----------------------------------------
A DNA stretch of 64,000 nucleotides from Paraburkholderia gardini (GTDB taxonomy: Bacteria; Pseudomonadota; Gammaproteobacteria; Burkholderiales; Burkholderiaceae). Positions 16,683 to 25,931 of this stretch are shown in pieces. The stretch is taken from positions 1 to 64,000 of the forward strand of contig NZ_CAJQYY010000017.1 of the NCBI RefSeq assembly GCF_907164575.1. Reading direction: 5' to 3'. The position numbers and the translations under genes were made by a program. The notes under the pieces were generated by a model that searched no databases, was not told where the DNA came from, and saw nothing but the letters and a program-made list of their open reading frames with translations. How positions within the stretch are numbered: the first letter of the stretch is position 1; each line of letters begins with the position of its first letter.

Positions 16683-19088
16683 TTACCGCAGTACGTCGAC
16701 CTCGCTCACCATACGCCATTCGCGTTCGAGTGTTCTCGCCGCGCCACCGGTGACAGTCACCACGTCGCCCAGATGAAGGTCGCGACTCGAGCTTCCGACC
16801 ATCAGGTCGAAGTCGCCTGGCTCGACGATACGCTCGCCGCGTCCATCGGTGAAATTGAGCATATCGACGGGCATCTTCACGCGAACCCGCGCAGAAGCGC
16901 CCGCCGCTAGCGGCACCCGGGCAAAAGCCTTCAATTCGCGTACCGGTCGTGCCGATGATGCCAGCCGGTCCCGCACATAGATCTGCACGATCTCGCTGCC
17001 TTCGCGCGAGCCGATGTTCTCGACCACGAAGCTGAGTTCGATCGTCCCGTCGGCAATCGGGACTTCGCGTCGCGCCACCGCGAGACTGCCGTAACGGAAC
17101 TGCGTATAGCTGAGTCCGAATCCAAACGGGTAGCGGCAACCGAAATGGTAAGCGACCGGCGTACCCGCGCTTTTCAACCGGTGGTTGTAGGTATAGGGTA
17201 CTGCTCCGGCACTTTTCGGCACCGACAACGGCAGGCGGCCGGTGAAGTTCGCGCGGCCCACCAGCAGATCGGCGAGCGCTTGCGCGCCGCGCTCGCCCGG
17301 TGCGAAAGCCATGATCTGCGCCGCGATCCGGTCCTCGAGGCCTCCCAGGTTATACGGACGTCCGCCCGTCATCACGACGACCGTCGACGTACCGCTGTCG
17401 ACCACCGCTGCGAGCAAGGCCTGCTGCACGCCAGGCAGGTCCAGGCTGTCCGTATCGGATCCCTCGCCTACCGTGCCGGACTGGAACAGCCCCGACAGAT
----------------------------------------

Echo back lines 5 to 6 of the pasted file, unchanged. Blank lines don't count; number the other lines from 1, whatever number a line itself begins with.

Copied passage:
16801 ATCAGGTCGAAGTCGCCTGGCTCGACGATACGCTCGCCGCGTCCATCGGTGAAATTGAGCATATCGACGGGCATCTTCACGCGAACCCGCGCAGAAGCGC
16901 CCGCCGCTAGCGGCACCCGGGCAAAAGCCTTCAATTCGCGTACCGGTCGTGCCGATGATGCCAGCCGGTCCCGCACATAGATCTGCACGATCTCGCTGCC